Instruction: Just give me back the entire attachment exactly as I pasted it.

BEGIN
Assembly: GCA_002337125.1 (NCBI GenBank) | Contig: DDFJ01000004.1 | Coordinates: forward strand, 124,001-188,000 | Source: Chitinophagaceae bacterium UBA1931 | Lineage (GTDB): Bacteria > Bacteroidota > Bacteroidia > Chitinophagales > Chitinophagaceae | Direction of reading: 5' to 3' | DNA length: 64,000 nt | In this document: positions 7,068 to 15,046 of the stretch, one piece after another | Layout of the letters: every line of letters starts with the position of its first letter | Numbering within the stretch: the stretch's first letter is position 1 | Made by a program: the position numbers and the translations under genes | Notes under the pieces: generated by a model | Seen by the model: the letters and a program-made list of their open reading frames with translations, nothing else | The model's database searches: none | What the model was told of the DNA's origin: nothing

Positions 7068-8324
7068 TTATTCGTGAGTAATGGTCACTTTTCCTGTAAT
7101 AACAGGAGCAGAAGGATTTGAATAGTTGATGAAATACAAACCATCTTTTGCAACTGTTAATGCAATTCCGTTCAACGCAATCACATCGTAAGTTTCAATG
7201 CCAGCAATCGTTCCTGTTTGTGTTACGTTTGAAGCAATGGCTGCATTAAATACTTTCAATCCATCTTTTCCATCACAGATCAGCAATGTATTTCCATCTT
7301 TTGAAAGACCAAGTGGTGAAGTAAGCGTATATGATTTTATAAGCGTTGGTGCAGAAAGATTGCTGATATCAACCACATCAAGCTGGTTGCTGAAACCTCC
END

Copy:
Assembly: GCA_002337125.1 (NCBI GenBank) | Contig: DDFJ01000004.1 | Coordinates: forward strand, 124,001-188,000 | Source: Chitinophagaceae bacterium UBA1931 | Lineage (GTDB): Bacteria > Bacteroidota > Bacteroidia > Chitinophagales > Chitinophagaceae | Direction of reading: 5' to 3' | DNA length: 64,000 nt | In this document: positions 7,068 to 15,046 of the stretch, one piece after another | Layout of the letters: every line of letters starts with the position of its first letter | Numbering within the stretch: the stretch's first letter is position 1 | Made by a program: the position numbers and the translations under genes | Notes under the pieces: generated by a model | Seen by the model: the letters and a program-made list of their open reading frames with translations, nothing else | The model's database searches: none | What the model was told of the DNA's origin: nothing

Positions 7068-8324
7068 TTATTCGTGAGTAATGGTCACTTTTCCTGTAAT
7101 AACAGGAGCAGAAGGATTTGAATAGTTGATGAAATACAAACCATCTTTTGCAACTGTTAATGCAATTCCGTTCAACGCAATCACATCGTAAGTTTCAATG
7201 CCAGCAATCGTTCCTGTTTGTGTTACGTTTGAAGCAATGGCTGCATTAAATACTTTCAATCCATCTTTTCCATCACAGATCAGCAATGTATTTCCATCTT
7301 TTGAAAGACCAAGTGGTGAAGTAAGCGTATATGATTTTATAAGCGTTGGTGCAGAAAGATTGCTGATATCAACCACATCAAGCTGGTTGCTGAAACCTCC